Sunday, November 08, 2009

REVIEW: The Men Who Stare at Goats

The trailer for The Men Who Stare at Goats is manic, madcap zany and zippy. 

So is the movie - but not as much as I wanted it to be. It's a goofball lark, and that's fine - but I couldn't escape the feeling that the filmmakers missed an opportunity to make something even better. 

The premise all by itself was enough to make me say "sold." George Clooney stars as a kind of gifted psychic who was trained in an elite army unit commandeered by Jeff Bridges in pretty much "The Dude" mode. Ewan McGregor stars as a journalist investigating Clooney's story, which makes for a great joke because some of the soldiers are referred to as Jedis. And we all know that McGregor has some, shall we say,  experience in that area.

It sounds like a recipe for a great satire, and the movie made me laugh a fair amount, but it never made me laugh as loud as the trailer did.

Great comedies should ideally build momentum to a fever pitch, and that's were director Grant Heslov and writer Peter Straughan fall short. The movie starts in first gear, shifts quickly to second gear, and then never moves past that. The film just kind of amiably rolls along, spouting off a few good lines and staging a few funny scenes. But I kept wanting more.

It feels as though the filmmakers thought their silly premise was enough to sustain them. That may be fine for a two-minute trailer,  but even at a slim 93 minutes, the movie stretches itself thin. I also felt somewhat detached from it because it sometimes feels like the self-satisfied memory album of a group of pals who loved to kick back, get drunk and/or stoned and play Boston's "More Than A Feeling" over and over again. I couldn't quite relate.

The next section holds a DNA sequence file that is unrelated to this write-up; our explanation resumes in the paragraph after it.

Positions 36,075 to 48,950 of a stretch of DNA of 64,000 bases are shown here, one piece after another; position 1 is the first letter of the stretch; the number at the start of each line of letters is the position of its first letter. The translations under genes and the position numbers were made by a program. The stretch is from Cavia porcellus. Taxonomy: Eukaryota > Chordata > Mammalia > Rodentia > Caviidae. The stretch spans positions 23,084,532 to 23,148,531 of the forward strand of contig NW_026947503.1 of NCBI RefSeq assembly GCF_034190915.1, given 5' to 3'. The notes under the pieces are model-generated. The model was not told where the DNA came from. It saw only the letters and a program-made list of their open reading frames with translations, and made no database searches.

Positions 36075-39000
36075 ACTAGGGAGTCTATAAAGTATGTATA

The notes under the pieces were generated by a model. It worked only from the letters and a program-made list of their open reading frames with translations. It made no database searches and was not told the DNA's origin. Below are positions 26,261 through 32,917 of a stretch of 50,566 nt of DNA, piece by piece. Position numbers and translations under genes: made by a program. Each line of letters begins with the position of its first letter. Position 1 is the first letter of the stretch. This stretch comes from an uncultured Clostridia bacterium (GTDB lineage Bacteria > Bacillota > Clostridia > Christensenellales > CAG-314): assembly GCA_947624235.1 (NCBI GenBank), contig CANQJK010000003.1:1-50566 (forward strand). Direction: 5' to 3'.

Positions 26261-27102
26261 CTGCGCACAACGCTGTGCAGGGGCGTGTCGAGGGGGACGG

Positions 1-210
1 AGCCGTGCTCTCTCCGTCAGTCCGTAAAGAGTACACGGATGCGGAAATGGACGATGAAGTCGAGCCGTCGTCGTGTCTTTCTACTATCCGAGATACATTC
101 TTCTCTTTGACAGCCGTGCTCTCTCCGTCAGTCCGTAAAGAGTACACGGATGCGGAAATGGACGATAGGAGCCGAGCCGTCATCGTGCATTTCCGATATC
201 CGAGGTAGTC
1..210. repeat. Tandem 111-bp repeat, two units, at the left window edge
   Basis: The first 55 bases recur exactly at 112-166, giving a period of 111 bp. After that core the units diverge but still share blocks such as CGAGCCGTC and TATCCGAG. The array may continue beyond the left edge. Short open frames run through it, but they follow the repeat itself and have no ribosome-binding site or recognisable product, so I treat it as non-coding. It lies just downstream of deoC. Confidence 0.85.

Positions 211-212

I probably sound more negative toward the movie than I actually am. It's well worth seeing, and the cast in particular is fun to watch. The Men Who Stare at Goats is insane - it's just not quite insane enough. 


1 comment:

Allison Dickson said...

I could have written this review word for word. Yesterday, as I walked to the car after leaving the theater, I discovered something about the movie: I didn't really give a crap about any of the characters. I felt like I watched these characters through a thick pane of bulletproof glass. I thought there was plenty of there in these men--Clooney and McGregor--to make me sympathize with them, but they never really brought me in and made me experience the movie with them.

Still, yes, I laughed a lot. It's a funny and intelligent film, and I loved the cast. I just didn't feel married to it in any way.